“Increased uptake of life protection among younger generations is heartening. However, the fact remains that the overall index score overall nationally is still very low reflecting that most people do not have enough insurance to cover their needs,” Mr Minto said.

Despite the gains among younger people, the 2015 index tells us that many Australians are either not fully understanding the benefits of life-related insurances or, if they do understand it, they aren’t taking the next step to get the full amount of protection they need.

Risk takers, high income earners, home owners and those with children had higher than average index scores score, most likely because of their increased awareness of the wide-reaching ramifications of loss of income due to illness, injury or death.

Mr Minto said: “Clearly we still have a way to go before Australians understand that life insurance is a highly effective way of protecting assets such as the family home, covering other debts – including credit card debt – as well as safeguarding aspirations such as lifestyle and extra supports for children including education.”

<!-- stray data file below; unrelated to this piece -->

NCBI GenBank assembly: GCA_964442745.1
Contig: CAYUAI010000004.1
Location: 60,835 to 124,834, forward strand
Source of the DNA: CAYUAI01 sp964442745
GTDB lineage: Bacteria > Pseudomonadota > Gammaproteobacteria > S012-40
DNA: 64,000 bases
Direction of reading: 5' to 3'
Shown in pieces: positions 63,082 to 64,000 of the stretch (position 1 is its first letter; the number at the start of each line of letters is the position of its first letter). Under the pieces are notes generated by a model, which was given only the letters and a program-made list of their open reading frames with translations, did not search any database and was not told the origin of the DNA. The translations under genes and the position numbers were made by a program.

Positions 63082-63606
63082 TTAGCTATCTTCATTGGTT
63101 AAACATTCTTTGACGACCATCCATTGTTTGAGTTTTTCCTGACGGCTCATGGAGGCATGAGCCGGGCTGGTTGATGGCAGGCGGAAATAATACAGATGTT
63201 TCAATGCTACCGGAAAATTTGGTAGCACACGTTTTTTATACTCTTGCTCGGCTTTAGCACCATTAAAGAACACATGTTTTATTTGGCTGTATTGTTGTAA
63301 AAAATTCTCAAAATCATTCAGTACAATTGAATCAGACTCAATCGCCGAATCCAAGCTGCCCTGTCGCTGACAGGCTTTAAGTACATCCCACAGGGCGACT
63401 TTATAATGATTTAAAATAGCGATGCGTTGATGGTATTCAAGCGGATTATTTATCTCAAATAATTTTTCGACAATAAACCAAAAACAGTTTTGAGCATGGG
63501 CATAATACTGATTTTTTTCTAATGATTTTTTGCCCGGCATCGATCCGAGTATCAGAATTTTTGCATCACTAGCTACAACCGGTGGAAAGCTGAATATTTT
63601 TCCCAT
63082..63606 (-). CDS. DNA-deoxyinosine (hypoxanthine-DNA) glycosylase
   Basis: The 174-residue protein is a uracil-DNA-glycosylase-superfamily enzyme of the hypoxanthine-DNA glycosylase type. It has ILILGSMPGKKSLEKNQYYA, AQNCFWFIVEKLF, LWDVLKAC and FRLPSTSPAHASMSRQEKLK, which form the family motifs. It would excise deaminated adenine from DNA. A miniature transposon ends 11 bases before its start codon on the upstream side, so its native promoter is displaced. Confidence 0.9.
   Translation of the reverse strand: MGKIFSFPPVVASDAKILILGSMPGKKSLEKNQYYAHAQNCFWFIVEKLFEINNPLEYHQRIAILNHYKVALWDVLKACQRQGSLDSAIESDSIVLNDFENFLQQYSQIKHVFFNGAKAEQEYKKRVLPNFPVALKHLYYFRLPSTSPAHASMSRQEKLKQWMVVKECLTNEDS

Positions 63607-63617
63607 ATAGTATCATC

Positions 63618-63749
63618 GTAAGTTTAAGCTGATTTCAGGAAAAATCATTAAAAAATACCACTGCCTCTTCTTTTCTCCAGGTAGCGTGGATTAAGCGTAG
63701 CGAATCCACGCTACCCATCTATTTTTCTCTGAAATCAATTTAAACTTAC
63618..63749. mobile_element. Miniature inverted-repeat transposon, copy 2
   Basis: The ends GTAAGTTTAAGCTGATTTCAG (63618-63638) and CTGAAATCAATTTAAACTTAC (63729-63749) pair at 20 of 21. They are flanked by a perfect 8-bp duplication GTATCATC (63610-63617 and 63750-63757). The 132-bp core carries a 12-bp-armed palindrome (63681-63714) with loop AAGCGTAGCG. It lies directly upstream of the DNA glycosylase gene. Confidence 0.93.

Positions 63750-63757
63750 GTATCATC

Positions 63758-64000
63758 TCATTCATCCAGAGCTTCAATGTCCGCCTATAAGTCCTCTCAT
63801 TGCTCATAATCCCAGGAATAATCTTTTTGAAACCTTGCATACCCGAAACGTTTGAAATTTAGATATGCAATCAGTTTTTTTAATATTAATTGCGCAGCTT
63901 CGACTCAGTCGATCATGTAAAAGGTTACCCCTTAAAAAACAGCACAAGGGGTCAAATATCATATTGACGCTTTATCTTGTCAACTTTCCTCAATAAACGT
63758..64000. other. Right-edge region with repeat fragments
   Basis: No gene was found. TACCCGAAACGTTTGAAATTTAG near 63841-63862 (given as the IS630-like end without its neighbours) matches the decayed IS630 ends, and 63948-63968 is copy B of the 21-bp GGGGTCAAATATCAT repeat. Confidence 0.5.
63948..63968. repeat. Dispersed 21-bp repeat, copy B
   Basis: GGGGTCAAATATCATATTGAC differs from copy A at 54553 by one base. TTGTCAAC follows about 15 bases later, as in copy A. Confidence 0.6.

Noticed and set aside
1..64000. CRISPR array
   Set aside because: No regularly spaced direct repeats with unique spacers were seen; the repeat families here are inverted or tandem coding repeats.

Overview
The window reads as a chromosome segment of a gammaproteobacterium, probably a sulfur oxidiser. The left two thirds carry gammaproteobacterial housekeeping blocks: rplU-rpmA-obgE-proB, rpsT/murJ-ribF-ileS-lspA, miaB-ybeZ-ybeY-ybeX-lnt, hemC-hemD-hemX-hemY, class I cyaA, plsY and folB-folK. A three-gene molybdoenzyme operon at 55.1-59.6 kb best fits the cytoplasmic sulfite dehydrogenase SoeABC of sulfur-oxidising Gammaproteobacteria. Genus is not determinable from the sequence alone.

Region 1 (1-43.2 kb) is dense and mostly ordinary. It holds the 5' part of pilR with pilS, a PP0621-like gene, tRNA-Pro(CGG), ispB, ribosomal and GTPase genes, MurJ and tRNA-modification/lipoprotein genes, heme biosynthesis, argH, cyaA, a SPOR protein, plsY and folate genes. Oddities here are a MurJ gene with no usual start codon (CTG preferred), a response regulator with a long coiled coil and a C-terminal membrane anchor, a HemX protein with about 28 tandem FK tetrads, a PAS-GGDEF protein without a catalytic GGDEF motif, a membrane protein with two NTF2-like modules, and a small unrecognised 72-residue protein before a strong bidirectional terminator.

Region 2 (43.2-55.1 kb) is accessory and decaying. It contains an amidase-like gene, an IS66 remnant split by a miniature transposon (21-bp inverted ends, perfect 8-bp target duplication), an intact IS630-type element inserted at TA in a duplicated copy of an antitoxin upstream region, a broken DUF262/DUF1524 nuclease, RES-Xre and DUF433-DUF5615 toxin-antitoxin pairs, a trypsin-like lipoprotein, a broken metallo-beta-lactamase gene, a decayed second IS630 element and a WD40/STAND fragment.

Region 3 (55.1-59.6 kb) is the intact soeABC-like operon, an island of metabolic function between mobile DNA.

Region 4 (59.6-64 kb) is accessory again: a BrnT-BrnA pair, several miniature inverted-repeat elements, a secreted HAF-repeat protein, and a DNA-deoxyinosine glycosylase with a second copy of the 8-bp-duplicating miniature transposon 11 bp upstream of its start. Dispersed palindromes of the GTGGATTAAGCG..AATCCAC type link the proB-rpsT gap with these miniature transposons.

“Financial protection has an integral role to play in the life of virtually every Australian but as a nation we have much work to do to better inform people and close the protection gap.”

The Index measures perceptions of insurances held and its adequacy. It is modelled to calculate a score from 0 to 100, where 100 indicates that households have each of the four forms of life insurance (life, illness, disability and income protection) and believe they have adequate coverage if they couldn’t work again due to illness or accident.

Table 1: Financial Protection Index by age

Age

2014 Protection Index

2015 Protection Index

18-24 years

19.5

22

25-34 years

27.4

29

18-34 years Gen Y

24.5

26.4

35-49 years Gen X

39.7

36.4

50-69 Years Baby Boomer

36.9

32.6

All ages

33.5

31.6

Table 2: Summary of other key demographic findings

Household income p.a.

2014 Protection Index

2015 Protection Index

More than $90K

42

40